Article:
New measure of insulin-making cells could gauge diabetes progression, treatment

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Baseline PET scan exhibits uptake of manganese chloride tracer in mouse pancreas, in research on the University of Wisconsin-Madison department of radiology. Signal is enormously decreased in mice given a drug that inhibits insulin production, and conversely, intensified in mice given a stimulator of insulin manufacturing. Credit: Reinier Hernandez et al UW-Madison, Diabetes, August, 2017.

Researchers at the College of Wisconsin-Madison have developed a new measurement for the quantity and exercise of beta cells, the source of the sugar-regulating hormone insulin.

In a research revealed in the August version of the journal Diabetes, Weibo Cai and colleagues used a PET scanner to detect minute ranges of a radioactive chemical within the mouse pancreas. Cai, the senior writer of the research and an affiliate professor of radiology, says that in contrast to previous strategies for measuring the quantity of beta cells, the new check additionally measures how actively these cells are making insulin.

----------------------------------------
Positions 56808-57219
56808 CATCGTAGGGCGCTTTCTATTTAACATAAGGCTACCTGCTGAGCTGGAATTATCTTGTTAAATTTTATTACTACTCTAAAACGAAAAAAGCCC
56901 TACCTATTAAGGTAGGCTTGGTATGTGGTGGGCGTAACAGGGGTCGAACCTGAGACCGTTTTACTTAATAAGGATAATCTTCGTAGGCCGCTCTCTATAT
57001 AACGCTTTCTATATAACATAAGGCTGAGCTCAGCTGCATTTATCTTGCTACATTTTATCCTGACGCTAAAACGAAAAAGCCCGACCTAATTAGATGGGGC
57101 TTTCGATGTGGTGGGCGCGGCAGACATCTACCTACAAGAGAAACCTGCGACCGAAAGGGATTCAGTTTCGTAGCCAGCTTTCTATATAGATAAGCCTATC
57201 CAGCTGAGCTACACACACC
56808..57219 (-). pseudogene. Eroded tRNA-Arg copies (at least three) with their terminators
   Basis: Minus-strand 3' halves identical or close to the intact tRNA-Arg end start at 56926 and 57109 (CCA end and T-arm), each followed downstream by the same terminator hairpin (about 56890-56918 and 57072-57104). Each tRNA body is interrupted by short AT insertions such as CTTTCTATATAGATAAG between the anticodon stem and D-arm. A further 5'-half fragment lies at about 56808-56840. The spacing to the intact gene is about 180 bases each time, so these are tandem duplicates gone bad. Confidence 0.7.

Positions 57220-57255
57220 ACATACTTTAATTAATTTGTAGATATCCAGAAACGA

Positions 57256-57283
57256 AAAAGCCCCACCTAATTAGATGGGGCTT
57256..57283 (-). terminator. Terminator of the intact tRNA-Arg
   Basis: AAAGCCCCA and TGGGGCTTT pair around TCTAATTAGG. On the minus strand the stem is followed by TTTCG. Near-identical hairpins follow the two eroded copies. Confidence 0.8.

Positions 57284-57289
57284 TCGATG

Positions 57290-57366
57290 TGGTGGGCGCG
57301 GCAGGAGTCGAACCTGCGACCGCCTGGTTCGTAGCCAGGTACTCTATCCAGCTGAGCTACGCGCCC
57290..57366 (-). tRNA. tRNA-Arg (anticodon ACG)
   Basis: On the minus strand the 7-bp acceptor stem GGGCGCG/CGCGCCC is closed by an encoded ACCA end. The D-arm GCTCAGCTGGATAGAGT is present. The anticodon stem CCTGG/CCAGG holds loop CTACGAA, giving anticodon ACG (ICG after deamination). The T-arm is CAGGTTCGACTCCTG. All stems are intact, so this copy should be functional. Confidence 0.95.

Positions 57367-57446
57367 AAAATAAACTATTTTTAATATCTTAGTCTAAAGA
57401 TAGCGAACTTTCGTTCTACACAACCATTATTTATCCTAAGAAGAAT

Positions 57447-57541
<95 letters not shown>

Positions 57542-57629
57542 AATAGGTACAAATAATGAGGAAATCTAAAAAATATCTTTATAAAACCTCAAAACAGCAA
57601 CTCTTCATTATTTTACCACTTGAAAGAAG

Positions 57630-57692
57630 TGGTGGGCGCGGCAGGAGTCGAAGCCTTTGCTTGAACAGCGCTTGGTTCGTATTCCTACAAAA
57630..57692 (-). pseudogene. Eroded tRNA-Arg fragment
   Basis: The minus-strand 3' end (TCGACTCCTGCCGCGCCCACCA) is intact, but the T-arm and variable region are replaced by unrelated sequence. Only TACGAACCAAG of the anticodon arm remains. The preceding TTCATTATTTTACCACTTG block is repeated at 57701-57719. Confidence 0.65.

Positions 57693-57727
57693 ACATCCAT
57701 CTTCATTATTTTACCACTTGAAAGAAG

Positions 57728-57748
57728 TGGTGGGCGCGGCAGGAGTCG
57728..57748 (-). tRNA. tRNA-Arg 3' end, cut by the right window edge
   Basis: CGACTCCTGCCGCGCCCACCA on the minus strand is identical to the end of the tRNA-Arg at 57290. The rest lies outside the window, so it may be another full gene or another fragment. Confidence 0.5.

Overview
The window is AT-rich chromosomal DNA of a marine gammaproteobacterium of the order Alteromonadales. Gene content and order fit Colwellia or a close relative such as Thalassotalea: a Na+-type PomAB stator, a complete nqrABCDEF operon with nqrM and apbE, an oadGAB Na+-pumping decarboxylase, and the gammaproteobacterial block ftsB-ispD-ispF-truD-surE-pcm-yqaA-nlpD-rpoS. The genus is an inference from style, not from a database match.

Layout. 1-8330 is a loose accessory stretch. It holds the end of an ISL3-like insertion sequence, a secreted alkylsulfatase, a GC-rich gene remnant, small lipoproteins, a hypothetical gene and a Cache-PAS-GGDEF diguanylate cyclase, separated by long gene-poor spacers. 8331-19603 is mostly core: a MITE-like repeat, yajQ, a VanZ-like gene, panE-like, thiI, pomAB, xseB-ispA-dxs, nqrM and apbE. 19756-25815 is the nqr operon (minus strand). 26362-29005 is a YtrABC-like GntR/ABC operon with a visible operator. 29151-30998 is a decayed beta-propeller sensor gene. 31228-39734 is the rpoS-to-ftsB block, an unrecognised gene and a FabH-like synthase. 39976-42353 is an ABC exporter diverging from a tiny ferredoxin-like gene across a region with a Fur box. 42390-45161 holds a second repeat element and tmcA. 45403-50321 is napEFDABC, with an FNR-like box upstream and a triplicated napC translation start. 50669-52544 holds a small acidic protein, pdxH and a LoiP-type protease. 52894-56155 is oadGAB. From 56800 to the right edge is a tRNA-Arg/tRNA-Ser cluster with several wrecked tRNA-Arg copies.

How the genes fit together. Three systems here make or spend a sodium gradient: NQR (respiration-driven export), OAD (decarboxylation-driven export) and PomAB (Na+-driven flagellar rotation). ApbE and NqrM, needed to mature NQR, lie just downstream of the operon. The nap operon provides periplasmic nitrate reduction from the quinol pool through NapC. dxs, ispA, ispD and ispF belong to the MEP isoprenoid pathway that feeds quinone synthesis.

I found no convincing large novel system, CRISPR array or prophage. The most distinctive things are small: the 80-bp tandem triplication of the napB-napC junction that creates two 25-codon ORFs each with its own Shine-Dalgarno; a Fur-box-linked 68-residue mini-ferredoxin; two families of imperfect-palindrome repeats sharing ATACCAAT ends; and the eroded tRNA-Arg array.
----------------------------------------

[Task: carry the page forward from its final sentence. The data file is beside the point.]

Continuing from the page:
PET scanning, or positron emission tomography, is used to detect minute portions of tracers, generally for finding most cancers and metastases. This area is a specialty of Cai. Cai says the check could also be used to guage treatments or cell transplants meant to sluggish or reverse diabetes.

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